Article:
Pete's Blog

Rock Festivals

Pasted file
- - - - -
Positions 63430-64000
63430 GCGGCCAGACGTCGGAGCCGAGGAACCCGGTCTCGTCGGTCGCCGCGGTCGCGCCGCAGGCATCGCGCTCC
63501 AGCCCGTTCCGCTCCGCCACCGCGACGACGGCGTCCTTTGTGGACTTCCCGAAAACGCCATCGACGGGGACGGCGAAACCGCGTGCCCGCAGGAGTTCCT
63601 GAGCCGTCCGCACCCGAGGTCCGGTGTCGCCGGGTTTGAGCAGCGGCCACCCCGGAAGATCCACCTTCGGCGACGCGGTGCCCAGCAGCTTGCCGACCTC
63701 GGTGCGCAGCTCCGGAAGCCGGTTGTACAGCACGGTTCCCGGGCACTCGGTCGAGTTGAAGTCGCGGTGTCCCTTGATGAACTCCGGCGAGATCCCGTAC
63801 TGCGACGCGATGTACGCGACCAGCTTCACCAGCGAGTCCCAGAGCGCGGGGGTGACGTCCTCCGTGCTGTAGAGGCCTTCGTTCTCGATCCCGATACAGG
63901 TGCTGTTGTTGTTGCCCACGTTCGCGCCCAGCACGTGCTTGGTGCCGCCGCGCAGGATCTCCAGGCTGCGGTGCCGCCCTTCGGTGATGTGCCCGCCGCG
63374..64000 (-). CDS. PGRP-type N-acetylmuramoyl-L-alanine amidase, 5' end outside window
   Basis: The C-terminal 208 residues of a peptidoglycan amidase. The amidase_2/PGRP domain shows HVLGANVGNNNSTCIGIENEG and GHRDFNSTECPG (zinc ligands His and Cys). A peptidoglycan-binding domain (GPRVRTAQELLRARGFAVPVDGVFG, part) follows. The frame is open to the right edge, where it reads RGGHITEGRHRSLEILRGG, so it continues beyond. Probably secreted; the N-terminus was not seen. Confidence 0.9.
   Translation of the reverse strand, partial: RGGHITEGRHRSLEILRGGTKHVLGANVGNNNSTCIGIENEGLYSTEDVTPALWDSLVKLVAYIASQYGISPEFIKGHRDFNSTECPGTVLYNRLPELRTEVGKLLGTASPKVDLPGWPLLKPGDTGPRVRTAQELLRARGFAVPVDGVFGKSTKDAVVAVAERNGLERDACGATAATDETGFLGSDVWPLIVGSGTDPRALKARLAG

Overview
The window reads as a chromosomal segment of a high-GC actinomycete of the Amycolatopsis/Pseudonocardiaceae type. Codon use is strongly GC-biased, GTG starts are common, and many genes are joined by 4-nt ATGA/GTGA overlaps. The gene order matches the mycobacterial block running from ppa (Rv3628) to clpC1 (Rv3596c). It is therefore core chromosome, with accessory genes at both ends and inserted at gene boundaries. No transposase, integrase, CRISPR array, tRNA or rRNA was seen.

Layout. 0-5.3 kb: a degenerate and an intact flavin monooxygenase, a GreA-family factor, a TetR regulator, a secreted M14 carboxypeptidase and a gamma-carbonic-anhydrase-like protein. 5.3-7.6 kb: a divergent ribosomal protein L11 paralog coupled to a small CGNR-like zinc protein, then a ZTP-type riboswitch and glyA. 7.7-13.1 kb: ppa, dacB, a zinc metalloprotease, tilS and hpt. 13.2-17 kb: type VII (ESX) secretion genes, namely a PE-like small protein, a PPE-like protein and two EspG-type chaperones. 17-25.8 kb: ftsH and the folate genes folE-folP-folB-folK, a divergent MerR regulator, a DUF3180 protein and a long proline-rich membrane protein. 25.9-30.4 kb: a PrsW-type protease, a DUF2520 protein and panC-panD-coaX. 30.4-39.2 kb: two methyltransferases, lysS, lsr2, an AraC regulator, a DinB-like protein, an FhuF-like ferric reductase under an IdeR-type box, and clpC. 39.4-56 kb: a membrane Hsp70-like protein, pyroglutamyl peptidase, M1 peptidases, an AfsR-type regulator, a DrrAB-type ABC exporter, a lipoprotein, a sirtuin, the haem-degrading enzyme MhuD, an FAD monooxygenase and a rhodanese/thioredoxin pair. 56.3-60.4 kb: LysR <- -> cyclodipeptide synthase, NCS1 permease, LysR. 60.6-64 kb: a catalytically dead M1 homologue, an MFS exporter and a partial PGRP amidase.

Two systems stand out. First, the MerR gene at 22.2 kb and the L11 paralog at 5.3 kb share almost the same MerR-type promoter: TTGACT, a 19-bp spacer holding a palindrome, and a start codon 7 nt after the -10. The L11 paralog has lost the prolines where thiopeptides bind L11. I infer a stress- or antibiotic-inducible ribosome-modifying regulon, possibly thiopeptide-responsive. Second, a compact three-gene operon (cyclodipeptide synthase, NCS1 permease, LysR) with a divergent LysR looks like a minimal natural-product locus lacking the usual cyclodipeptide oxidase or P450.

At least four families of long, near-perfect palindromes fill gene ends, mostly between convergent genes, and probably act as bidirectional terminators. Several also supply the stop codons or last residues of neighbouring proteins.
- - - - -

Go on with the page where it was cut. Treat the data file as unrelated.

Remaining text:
I grew up in the years of the first big rock festivals: Woodstock, Atlanta, etc. But I didn't go to any of them. It just didn't sound like a good time - still doesn't. I did, however, read about them after the fact. However unwilling I might have been to roll in the mud with strangers listening to Grand Funk Railroad I was not too fastidious to hear all the salacious details. And people said one thing over and over: "It was a rush to see so many of us." Some guy is the only longhair in his high school in 1968 and sure, it's comforting to be in a crowd of like-minded people, especially when these are attitudes and appearances that would get you beat up at home. But I think it was the like-mindedness of it all that kept me away. It's not just that I prefer a rock band, then a symphony, then a klezmer group, then a blues singer to a rock band, then a rock band, then another rock band. It's that even then I could feel the demographers pulling their strings behind all the good vibes. Get a group of people large enough to make the news, doing the same thing and thinking the same way about it, and somebody will institutionalize it, turn it into a "lifestyle," define it to a farethewell, distill the message to "We are this kind of people so we listen to this kind of music and purchase these totemic products to express our identity." Then they make a bundle selling the products. I don't mind selling products. Anybody has the right to get rich if he has what people want. And if you make your pile exploiting fatuous group-thinkers and their out-sized senses of self so much the better. What I do mind is what it's done to music and our whole culture. Is the violence and misogyny of most hip-hop a product, as racists would say, of the natural urges and inclinations of African-Americans? Or is it part of the corporate formula without which you don't get played on the radio? And speaking of radio, what happened to country music? I never thought the day would come when country music didn't put a premium on great songwriting, but today you'll listen to Country Radio a long time before you hear a lyric that isn't just a list of products: pickups, Jack Daniels, NASCAR. That's it. Sleepteaching.

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